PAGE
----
A look at whether Philadelphia's 10-year tax abatement should continue
The housing market is doing just fine. Sales are strong and while prices have softened recently, the increase over the year is still solid. More important, when you compare the current market to that of 10 or 20 years ago, it looks like a totally different city.
The Philadelphia housing market is doing just fine.
Sales are strong, and although prices have softened recently, the increase over the year is still solid. What's more important is that when you compare the current market to that of 10 or 20 years ago, it looks like a totally different city. And that raises the question: Should the City of Philadelphia continue to subsidize construction by allowing the 10-year tax abatement to continue?
First, what is the 10-year tax abatement and how does it work?
In 2000, Philadelphia enacted a tax-abatement law that provides a tax exemption for all new construction for 10 years. Simply put, if you buy a newly built home or a unit in an improved building, you don't have to pay real estate taxes for a decade.
The abatement was implemented because the city was hemorrhaging population and, with the cost of construction high, there was little residential or commercial building taking place. To change that, the city created what a recent Philadelphia Controller's Office report states is "one of the most all-encompassing property-tax incentives in the nation."
And, indeed, building flourished. Housing starts have boomed over the last decade and prices have appreciated faster than anywhere else in the nation over that period, according to an analysis by Kevin Gillen at the Lindy Institute.
But was the abatement the reason for the booming housing market? That is an issue for debate.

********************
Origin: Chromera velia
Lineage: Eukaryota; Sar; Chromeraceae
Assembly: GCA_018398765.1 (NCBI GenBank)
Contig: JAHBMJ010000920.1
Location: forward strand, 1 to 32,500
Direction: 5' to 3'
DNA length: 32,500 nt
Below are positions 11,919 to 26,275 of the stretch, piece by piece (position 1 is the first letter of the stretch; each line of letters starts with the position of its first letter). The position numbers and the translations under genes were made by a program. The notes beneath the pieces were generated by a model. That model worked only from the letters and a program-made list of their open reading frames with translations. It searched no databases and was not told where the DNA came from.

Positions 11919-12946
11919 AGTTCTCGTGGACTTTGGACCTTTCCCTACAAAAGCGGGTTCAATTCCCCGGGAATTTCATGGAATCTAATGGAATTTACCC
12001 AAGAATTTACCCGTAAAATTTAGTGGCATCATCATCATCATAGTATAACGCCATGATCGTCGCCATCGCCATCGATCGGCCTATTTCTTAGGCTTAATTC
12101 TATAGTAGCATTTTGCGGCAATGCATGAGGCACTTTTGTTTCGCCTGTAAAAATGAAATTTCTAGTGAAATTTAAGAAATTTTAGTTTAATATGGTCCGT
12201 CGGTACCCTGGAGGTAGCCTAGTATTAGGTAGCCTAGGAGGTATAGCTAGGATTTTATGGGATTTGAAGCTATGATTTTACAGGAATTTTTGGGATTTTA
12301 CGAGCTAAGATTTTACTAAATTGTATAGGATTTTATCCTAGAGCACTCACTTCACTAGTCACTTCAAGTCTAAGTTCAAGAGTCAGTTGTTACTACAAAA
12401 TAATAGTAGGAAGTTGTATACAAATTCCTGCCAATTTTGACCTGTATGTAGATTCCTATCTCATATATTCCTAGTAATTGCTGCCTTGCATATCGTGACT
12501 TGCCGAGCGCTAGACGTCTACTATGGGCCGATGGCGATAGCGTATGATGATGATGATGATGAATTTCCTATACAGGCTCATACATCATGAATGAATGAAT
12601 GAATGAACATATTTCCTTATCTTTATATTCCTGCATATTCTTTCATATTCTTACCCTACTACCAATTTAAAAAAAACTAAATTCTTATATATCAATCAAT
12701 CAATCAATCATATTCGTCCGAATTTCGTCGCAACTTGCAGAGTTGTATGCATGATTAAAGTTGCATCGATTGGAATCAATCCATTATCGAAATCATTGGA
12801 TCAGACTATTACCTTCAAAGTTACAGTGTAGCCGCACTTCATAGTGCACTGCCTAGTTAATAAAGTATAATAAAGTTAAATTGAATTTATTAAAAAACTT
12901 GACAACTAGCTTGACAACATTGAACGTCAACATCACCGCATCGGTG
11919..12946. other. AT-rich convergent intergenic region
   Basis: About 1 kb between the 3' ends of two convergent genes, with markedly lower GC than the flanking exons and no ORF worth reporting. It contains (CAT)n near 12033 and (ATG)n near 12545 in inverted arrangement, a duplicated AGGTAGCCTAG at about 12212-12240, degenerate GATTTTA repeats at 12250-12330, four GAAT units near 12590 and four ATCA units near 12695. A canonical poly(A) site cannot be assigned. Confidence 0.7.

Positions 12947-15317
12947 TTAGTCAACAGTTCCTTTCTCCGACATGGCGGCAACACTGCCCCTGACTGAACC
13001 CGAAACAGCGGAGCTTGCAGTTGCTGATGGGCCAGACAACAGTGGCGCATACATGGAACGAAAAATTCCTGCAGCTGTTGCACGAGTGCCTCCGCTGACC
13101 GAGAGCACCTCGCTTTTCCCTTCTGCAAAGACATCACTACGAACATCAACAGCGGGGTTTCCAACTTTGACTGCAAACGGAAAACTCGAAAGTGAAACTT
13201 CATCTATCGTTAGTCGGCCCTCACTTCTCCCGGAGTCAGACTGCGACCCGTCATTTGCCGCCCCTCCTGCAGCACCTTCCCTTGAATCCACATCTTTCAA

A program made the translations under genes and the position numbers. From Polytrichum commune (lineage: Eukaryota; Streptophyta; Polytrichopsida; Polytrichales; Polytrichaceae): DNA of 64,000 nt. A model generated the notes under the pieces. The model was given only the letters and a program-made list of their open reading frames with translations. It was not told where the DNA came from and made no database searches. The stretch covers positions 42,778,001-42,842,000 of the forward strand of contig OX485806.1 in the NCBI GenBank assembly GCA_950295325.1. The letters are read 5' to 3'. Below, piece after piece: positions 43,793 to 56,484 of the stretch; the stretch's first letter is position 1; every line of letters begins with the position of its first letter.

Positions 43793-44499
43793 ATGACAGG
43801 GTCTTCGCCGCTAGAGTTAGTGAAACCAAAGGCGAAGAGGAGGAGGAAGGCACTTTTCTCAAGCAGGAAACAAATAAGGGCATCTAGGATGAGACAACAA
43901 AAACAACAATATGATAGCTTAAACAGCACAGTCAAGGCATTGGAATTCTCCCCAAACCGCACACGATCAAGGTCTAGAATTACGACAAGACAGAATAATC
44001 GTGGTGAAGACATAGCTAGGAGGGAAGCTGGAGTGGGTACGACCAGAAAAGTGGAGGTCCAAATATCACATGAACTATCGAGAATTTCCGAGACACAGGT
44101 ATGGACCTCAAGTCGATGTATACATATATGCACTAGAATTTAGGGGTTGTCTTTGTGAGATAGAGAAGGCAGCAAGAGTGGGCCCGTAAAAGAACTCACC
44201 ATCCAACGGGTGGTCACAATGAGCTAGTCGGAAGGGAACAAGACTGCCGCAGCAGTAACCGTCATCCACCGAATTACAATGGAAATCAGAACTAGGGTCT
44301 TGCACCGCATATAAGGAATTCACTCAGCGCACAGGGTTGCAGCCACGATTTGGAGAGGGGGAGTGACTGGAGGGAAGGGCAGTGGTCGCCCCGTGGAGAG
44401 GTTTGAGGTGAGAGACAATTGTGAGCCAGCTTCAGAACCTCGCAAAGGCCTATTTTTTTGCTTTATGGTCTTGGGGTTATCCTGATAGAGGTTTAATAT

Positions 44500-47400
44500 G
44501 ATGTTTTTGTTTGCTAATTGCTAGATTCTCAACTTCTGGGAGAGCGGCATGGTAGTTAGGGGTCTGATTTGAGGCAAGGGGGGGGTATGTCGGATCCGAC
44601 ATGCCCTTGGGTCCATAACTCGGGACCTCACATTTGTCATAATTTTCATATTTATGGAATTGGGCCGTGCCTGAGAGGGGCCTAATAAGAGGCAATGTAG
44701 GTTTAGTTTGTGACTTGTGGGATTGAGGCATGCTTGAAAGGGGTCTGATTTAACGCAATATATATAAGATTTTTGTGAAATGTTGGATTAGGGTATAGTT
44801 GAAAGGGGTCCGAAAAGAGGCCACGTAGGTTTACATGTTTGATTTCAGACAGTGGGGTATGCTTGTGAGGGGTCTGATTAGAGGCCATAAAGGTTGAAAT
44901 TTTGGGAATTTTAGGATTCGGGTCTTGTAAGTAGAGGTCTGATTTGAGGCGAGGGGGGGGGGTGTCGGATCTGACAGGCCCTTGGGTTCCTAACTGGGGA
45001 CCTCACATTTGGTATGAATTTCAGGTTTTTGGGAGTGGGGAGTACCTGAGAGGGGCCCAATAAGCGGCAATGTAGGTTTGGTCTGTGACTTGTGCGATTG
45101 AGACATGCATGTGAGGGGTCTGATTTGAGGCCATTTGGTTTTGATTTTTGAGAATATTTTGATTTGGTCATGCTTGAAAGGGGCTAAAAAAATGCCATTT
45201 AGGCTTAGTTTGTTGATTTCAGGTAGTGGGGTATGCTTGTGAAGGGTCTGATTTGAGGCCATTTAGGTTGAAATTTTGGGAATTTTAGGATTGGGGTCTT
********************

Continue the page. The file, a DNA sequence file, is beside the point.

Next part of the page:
The theory behind the abatement is simple. Given the high cost of construction in the city, developers need elevated prices for their units. What the abatement does is allow the developer to get a higher price than if there were no abatement.
Why is that the case? A person buying a home looks at three major costs: the price, the mortgage rate, and the taxes. Together, they create the monthly payment.
When you abate real estate taxes, that portion of the monthly payment disappears, lowering the total monthly payment. In theory, that allows the buyer to purchase a higher-priced unit than they would be able to afford if they had to pay property taxes. And the higher prices then allow more construction to occur.
In essence, the developers get higher prices and buyers pay less, all paid for by the city receiving less in real estate taxes for a decade.
But it isn't that simple. The assumption is that both the developer and the buyer get a share of the abatement. It's how much of the tax break each gets that matters.
Who wins the battle for the abatement depends upon the state of the housing market. If it is weak, the developer will not be able to capture a large part of the abatement. This would limit the ability of the developer to raise prices and therefore build new units.
Conversely, if the market is strong and demand is high, developers might have the ability to capture the entire value of the abatement. That allows them to build higher-cost housing and increase their profits, but the buyer gets little reduction in cost.
It's the market, not the abatement, that drives most of the construction.
Right now, Philadelphia's revitalization is being triggered by a change in the fundamentals of the Philadelphia economy.
All the large trends, whether it be millennials wanting to live in high-density, amenity-rich locations, baby boomers looking to escape their McMansions and move into Center City, or businesses following their workers back into the city, show that Philadelphia is on the right side of economic forces driving growth.
And that has translated into a strong housing market and rising prices, making it questionable whether the abatement is needed anymore, especially given the types of units that are being subsidized.
Most of the value of the abatements goes to higher-priced units: 7 percent of the abated properties have value in excess of $700,000 but they receive 51 percent of the tax benefit, according to the controller's report. And those are concentrated in just a few neighborhoods of the city.
Undoubtedly, when the market was weak, the tax abatement accelerated construction in Philadelphia. But the market is no longer weak.
The abatement should be modified. Set an upper limit on price, limit the length of time of the abatement, and, most important, factor in the condition of the market. When the market is weak, the abatement would expand, but when it is strong, it would wither.
Why Philadelphia is heavily subsidizing builders in this strong market, even given the elevated cost of construction, is beyond me.